Is it Appropriate for a Spiritual Leader like the Aga Khan to be a Billionaire?

The notion that possessing wealth, or large amounts of wealth, is immoral or sinful comes from the Christian traditions and ideas associated with St. Paul and St. Augustine, for whom material reality and the physical body participate in sin. This notion of sin and its association with material wealth does not exist in Islam. The Qur’an refers to material wealth as a blessing and mercy from God (7:32, 43:32). The Prophet Muhammad was a businessman and was involved in every aspect of human life, including rulership over a City-State. Several Prophets in the Abrahamic tradition including David and Solomon possessed great wealth and ruled as kings. 

In Islam, possessing wealth is fine as long as it is earned in an ethical manner and used for an ethical purpose. History bears witness that the Aga Khan has used his wealth and resources for founding, funding, and governing the Aga Khan Development Network, which works to improve the quality of life of all people, especially the ultra-poor, regardless of faith in various areas including education, health, social services, economic development, etc. A full list of AKDN’s impact over 100 years of operation is here. There is a long history of the Aga Khan using his personal wealth to subsidize the Ismaili community projects and the expenses of the AKDN:

  • According to the Aga Khan’s biography written by Willi Frischauer, the Aga Khan spent at least $10 million of his personal wealth on the Ismaili community and the AKDN institutions from 1960-1969. This biography quotes the Aga Khan as saying: “I want to use as much as possible of my money for the benefit of the community.”
  • In 1965, the Aga Khan was considering making personal “investments of two or three million pounds in individual African countries” because, he said, “I would put money in if I also felt it would help the community that’s living there. But this would be my own investment, a personal thing.”
  • In the last decade, the Aga Khan gave away his personal shares in the Nation Media Group valued today at $40 million USD to the Aga Khan Fund for Economic Development (AKFED).
  • From 2007-2014, the audited financial statements of Aga Khan University show that the Aga Khan personally contributed $160 million over 7 years to cover the University’s operating deficits every year.
  • The Aga Khan personally funds and pays for the annual operating budget of Aga Khan Foundation USA, an amount of $4 million to $5 million annually, so that no donations are used for administration costs: “Operating expenses are funded by grants from His Highness the Aga Khan apart from those recovered indirectly from federal grants. No donations from individuals, foundations or corporations are used for operating expenses.” (Source: AKF USA Annual Report).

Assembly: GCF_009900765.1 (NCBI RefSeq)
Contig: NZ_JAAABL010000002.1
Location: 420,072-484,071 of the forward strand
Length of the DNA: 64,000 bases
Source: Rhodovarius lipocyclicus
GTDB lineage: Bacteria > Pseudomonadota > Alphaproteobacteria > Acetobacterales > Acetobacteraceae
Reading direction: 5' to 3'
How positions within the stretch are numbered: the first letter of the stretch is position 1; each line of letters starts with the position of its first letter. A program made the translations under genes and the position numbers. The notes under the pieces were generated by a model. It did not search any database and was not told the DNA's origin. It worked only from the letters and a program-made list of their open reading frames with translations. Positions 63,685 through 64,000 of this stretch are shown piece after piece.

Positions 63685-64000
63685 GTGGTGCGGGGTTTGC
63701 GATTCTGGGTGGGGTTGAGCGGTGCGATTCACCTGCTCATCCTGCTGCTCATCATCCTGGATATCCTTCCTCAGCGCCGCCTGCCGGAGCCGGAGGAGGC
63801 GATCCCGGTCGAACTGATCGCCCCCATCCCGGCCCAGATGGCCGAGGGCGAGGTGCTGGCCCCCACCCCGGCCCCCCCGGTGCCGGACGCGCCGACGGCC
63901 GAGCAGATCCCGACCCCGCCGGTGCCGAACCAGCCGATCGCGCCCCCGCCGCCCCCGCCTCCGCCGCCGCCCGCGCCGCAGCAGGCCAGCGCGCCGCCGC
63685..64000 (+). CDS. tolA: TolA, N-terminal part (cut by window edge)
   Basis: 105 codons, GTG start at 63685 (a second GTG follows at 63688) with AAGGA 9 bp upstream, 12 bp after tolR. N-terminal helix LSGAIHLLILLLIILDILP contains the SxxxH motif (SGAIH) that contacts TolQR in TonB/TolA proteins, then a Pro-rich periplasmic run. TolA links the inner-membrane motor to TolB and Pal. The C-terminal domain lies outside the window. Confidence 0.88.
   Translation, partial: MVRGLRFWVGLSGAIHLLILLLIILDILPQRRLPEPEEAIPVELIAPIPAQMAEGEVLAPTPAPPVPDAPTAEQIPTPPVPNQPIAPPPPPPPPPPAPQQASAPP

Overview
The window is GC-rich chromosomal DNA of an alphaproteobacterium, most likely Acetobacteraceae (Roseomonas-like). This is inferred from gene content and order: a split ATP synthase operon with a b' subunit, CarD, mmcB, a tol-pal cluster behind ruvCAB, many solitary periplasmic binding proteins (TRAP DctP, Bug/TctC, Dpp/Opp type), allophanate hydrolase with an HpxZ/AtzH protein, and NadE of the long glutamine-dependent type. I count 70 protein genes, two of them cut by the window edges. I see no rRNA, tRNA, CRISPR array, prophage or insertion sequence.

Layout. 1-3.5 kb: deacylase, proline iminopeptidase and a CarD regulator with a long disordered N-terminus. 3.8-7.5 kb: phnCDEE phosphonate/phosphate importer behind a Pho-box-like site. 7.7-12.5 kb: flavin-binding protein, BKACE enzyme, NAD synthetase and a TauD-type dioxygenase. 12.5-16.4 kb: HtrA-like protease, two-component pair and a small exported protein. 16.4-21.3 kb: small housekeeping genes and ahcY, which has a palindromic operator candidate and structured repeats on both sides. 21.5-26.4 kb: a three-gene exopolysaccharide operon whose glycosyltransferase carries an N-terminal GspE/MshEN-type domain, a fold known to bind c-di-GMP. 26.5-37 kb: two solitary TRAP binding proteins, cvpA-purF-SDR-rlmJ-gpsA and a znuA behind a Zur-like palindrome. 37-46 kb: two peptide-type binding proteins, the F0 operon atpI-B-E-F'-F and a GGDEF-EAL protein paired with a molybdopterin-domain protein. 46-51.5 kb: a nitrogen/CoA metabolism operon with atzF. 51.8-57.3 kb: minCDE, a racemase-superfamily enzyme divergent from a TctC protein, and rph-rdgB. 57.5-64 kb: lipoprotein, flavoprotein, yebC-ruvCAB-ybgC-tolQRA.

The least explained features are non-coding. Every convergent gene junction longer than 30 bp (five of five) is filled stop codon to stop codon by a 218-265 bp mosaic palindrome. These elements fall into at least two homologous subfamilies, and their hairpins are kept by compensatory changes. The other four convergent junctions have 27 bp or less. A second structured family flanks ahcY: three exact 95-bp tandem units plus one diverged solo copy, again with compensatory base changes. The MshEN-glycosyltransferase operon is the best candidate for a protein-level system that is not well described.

The Aga Khan himself has been asked this question about possessing wealth no less than a dozen times and has given the following answers:

“The Prophet Himself (peace be upon him and his family) was married. He managed the assets of his first wife. Imams around the world have businesses, not just the Shia Ismaili Imam. We do not see a conflict and indeed if we lived in an attitude of conflict, I don’t believe we would be living within the ethics of Islam. Islam doesn’t say that a proper practice of the faith means you have to ignore the world. What it says is: Bring to the world the ethics of your faith. If you have wealth, use it properly. But the actual ownership of wealth is not in any way criticisable unless you have acquired it through improper means or you are using it for improper purposes. It is seen as a blessing of God. So this whole notion of conflict between faith and world is totally in contradiction to the ethics of Islam.”

- Imam Shah Karim al-Husayni Aga Khan IV,  The East African Interview, August 14, 2011
“Well, I think it is important first of all to ask the question in Muslim terminology, not in Christian terminology. I think the industrialised world, which is world essentially Christian world, has been brought up to some extent at least with the concept that wealth is improper. I think the Islamic world and Islam itself totally rejects that concept. What it asks is what do you use your wealth for? In other words, the creation of wealth is not improper, the use of wealth might be improper. And in so far as the institution of Imamat is concerned, [they] are concerned with improving the quality of life, both philanthropically and for profit. I think we are responding to the questions that we have to respond to in the developing world.”

- Imam Shah Karim al-Husayni Aga Khan IV,  ITV Interview, June 4, 1985
“In Islam there is nothing wrong in the search for comfort, but the accumulation of wealth for the specific purpose of accumulating wealth or personal power is something which Islam does not like to see. If you are fortunate enough to go past what you personally need then share what you have.”

- Imam Shah Karim al-Husayni Aga Khan IV,  Life Magazine Interview December 1983

“And my interpretation is that any man who is in a position of authority, has a duty to use that authority and whatever wealth he has, for the benefit of the Ummah and of humanity. That is part of the essence of Islam. It is the way in which the faith defines the role of the wealthy and of the powerful in relation to society.”

- Imam Shah Karim al-Husayni Aga Khan IV,  Pakistan Television Interview, Nov. 12, 1985

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